A friend of mine recently drew my attention to the fact that the ministerial statement (al-bayan al-wizari) of Saad al-Hariri’s government contains a surprising clause: a commitment to begin developing a new electoral law for the 2013 parliamentary elections within the next eighteen months (see article no. 20) It’s not clear to me how binding this commitment is or whether Parliament can really pressure the cabinet in any way if they don’t deliver a new draft law by June of 2011, but there is officially supposed to be a re-visitation of the issue of electoral reform.
Unfortunately, there is very little understanding of what kinds of electoral systems exist, what kinds of outcomes different systems tend to produce, and what kinds of measures are necessary to implement them.
This doesn’t mean that there is a lack of rhetoric on the issue. Take, for example, Christian parties like the Lebanese Forces, the Kata’eb, and (some elements within) the Free Patriotic Movement. These groups tend to support the idea of small (even single-seat) districts where candidates are elected on a majoritarian basis (as they are, for example, in the U.S. House of Representatives and the U.K. House of Commons). Parties like AMAL and Hezbollah, on the other hand, have called for a single national district with candidates elected according to proportional representation (as is found, among other places, in Israel.)
These two systems are diametrically opposed. They represent two extreme poles on a wide spectrum of electoral systems. One would think that, given the differences in the two models and the forms of government that they engender, a public debate might have emerged by now, exposing the merits and drawbacks of both sides. Of course, no such debate has really emerged, and the reason for this, I believe, is that most people (including politicians) don’t really get electoral systems. Until quite recently, neither did I, and I’m still figuring them out.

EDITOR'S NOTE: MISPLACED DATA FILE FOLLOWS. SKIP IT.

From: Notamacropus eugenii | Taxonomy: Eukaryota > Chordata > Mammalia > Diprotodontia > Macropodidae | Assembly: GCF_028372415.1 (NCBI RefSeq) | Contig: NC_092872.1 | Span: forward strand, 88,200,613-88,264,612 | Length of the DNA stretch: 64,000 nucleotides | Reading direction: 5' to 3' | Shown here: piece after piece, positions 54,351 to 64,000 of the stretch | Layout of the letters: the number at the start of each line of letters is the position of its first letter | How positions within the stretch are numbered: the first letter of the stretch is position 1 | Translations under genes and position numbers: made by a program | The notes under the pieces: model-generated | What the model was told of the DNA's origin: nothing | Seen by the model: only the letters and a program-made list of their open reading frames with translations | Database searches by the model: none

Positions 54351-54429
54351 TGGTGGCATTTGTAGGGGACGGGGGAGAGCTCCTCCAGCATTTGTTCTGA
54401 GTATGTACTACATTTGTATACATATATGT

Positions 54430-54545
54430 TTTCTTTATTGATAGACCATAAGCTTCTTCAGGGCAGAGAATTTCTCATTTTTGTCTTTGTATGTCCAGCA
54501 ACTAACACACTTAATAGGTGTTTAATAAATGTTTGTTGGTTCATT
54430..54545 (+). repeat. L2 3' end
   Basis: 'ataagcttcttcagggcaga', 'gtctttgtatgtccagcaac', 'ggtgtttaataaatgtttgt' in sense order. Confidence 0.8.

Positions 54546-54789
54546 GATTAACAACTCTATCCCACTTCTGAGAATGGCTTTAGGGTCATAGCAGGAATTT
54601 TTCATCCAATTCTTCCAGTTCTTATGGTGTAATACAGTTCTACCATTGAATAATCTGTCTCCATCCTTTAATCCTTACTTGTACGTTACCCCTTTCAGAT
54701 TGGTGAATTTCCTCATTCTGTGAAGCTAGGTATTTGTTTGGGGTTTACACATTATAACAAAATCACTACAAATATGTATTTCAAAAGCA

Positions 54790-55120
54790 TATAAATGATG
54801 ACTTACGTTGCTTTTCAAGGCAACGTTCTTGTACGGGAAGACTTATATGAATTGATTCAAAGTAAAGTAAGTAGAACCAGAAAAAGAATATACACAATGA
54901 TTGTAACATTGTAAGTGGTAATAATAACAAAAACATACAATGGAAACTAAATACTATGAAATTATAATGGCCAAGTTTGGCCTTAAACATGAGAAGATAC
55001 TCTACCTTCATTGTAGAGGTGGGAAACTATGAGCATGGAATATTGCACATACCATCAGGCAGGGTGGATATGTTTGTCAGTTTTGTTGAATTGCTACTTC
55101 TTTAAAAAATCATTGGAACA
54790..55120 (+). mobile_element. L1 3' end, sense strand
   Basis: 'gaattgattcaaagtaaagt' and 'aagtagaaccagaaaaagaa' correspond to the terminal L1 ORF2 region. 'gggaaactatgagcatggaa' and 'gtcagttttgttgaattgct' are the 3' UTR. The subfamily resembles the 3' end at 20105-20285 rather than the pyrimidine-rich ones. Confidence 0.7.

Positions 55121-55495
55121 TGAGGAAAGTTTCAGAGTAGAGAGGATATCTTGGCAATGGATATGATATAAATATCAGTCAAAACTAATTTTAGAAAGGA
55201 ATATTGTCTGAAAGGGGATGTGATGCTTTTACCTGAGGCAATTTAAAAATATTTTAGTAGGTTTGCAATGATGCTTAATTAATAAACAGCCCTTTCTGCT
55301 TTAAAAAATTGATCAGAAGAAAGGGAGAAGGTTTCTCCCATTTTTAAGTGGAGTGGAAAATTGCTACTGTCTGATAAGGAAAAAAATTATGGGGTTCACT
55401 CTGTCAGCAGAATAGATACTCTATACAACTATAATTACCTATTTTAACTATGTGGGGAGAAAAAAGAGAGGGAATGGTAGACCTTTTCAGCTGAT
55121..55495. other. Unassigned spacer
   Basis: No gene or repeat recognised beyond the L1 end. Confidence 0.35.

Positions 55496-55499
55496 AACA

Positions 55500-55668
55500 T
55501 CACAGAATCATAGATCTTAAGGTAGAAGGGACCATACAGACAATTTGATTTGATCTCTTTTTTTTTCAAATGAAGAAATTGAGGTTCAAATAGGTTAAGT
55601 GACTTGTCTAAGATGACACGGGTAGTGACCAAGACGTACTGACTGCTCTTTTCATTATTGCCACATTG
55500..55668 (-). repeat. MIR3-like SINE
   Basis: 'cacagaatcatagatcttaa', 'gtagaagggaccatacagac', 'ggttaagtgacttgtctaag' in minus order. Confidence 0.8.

But guess what? It’s your lucky day. The International Foundation for Electoral Systems (IFES) has graciously allowed me to publish a report that explains, in a clear and concise manner, some of the basic principles of different electoral systems and their implications for Lebanon. I’ve seen no better short presentation of these issues that is specifically geared to the Lebanese context, so I highly urge you to download it (it’s in PDF), read it carefully, and come back and tell us all which system you’d like to see instituted.
Update: This report by Matt Nash is highly worth reading. It breaks down the numbers behind the proposal to lower the voting age to 18. If you’re curious about how many of the 18-21 year-olds belong to which sect, this report provides the figures presented by Rabi` al-Habr’s company (Statistics International).